Opening Up the Ground Floors of Buildings Can Move Us Towards an Architecture of Place
Inside-out spaces satisfy our social longings. Buildings reach out and get people to slow down and gather, better able to enjoy each other's presence. They provide "food" for our curiosities by giving us something interesting to look at and explore, and they fulfill our material needs by connecting us with a variety of goods that may otherwise have gone unseen. Bringing "inside" spaces out onto the sidewalk blurs the lines between public and private space, creating one dynamic, thriving ecosystem. This is what Jane Jacobs called "the sidewalk ballet," where the movements and activities of many different individuals – customers, visitors and vendors – create a powerful shared experience.
Below is a photo essay of great examples from around the world of "inside-out" street life – where indoor life meets the outdoor public realm.
A "front porch" attracts more life to public buildings
Bassin de la Villette in Paris
These buildings in Bassin de la Villette in Paris are a wonderful example of the great impact that bringing the inside out has on the visual character and atmosphere of a place. Whereas before, the activity in these buildings was private and hidden behind closed doors, now they are vibrant landmarks on the Bassin's shore, attracting new social life to the area.
A second building in the Bassin de la Villette offers a unique set of seasonal temporary uses on top of its role as a cultural institution.
A bamboo structure was a temporary addition in 2017 and hosted a variety of activities that were previously done inside the building.
It grew from there: In 2018 and 2019, experiments were carried out with different activities in this area – with arts-centered programming, wellness installations, and more.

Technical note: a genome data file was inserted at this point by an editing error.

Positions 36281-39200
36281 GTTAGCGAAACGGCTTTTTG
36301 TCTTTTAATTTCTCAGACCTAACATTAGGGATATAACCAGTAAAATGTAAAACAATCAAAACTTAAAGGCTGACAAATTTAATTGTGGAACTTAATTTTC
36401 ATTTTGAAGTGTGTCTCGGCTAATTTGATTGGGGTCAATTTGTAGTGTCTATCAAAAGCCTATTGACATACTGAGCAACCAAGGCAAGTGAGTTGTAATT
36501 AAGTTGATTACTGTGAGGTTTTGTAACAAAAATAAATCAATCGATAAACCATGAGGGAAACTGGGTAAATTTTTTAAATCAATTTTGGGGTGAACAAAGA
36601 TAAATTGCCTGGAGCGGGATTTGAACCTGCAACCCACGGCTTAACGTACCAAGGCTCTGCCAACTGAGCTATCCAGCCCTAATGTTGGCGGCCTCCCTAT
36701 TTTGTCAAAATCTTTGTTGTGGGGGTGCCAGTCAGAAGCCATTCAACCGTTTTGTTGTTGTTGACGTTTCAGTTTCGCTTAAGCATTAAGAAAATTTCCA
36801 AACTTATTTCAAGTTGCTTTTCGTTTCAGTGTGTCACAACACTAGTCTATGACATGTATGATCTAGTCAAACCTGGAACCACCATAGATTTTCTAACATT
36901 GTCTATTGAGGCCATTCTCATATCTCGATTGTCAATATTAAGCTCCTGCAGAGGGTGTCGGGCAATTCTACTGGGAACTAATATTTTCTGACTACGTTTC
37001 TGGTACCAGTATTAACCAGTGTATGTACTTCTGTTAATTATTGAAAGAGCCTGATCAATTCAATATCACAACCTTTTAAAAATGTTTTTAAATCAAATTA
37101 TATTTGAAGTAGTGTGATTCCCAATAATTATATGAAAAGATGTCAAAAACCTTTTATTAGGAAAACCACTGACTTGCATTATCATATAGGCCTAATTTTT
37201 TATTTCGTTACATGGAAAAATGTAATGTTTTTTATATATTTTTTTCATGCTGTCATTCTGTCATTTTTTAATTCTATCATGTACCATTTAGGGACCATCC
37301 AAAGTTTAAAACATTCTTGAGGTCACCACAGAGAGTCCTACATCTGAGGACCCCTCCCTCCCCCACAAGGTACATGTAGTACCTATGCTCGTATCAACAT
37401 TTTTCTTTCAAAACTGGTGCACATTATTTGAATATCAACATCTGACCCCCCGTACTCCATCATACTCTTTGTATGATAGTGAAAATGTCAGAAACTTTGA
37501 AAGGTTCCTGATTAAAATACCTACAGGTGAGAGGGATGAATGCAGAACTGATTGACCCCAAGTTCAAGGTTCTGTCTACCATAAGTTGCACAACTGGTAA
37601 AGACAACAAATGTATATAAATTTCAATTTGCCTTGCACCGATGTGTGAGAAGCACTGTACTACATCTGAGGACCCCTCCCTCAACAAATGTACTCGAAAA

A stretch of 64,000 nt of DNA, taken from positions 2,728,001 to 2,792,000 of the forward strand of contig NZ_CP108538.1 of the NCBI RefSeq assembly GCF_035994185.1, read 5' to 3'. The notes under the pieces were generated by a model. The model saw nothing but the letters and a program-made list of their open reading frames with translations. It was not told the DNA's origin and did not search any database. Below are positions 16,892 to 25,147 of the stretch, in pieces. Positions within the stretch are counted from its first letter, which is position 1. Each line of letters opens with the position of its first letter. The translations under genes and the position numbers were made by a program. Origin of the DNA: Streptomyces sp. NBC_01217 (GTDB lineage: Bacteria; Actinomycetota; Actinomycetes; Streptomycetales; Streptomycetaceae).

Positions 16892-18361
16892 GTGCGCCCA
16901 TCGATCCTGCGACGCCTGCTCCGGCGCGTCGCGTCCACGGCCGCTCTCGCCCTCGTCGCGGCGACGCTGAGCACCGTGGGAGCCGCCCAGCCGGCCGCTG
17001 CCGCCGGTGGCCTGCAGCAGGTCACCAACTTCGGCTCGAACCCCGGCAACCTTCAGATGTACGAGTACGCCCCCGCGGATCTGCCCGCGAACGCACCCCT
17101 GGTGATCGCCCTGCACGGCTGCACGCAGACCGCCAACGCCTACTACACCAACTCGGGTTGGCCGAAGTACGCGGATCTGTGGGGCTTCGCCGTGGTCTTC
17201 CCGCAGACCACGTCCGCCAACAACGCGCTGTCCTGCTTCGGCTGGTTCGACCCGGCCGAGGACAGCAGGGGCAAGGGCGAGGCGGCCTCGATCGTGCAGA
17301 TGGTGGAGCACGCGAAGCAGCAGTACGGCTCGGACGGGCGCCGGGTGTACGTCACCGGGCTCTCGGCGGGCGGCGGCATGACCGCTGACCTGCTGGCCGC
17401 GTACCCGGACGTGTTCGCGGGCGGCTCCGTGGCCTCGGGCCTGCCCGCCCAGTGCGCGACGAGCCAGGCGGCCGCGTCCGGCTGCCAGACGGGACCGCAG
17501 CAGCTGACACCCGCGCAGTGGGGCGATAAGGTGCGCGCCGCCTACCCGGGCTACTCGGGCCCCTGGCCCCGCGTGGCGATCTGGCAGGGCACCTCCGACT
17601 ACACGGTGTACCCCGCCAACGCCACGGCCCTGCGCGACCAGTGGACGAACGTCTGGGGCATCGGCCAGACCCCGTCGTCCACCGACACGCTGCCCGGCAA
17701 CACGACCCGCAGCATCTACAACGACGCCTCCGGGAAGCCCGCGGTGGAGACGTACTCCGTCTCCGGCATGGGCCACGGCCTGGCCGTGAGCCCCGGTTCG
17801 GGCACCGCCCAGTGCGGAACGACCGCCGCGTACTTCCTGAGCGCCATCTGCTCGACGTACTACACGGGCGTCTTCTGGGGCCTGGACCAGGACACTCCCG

New York's Metropolitan Museum of Art
In a twist, the "courtyard" in the Metropolitan Museum of Art actually brings the "outside in" with an indoor space that looks like a classic Greek square, used for special events and socializing. Playing with the boundary between outdoors and indoors in this way makes a place more interesting and memorable.
Paris - Hotel de Ville
Public buildings like the Hotel de Ville (City Hall) in Paris use their plaza as a way of attracting public life. In one instance, sand was trucked here to create volleyball courts, publicizing the city's annual summer pop-up beach "Paris Plage" on the riverfront.
At other times they have added an ice skating rink, a court for wheelchair basketball, and a variety of other interactive installations that add value to the public space.
Vienna City Hall
Vienna City Hall also does a lot with its "front porch" by hosting events such as markets and movie nights. When important civic buildings like city halls create public events and programs like this, it becomes a powerful statement about the importance of community.
Other public destinations
Main Street, Porches, and Plazas
In Saratoga Springs, the Adelphi Hotel has created an active sidewalk plaza, which has turned it into a local destination. Bringing the dining out onto the sidewalk makes the entry area that much more inviting as a place to linger.
Boston - Newbury Street
This street in Boston is a wonderful example of how front porches can bring a community to life. In front of what look like traditional residences, there is a variety of stores, cafés, and restaurants for everyone to enjoy.
Poland - Gdansk's Highly Sociable Street
Mariacka Street is a uniquely engaging location – one of the best streets we have seen. The terraces encourage socialization at three different scales, starting at the basement steps, working their way up the street and onto the terraces themselves. Here, outdoor dining and shops thrive, along with frequent public performances.
Amsterdam and London
We see similarly lively sidewalk life pouring out of buildings inside-out style in Amsterdam and London.
Rome – outdoor dining pavilions
These closed pavilions maintain the air of privacy people may want while dining, but still bring the inside out into the public eye because of their glass walls and notable sidewalk presence.
Paris's Shakespeare and Company: A bookshop that became an international neighborhood hub
This bookstore serving English-language literary lovers since 1951 includes a year-round outdoor café that functions in all seasons. The outside of the shop buzzes with people meeting, searching through the stands for the perfect book, or eating lunch, attracting more and more people to this social hub.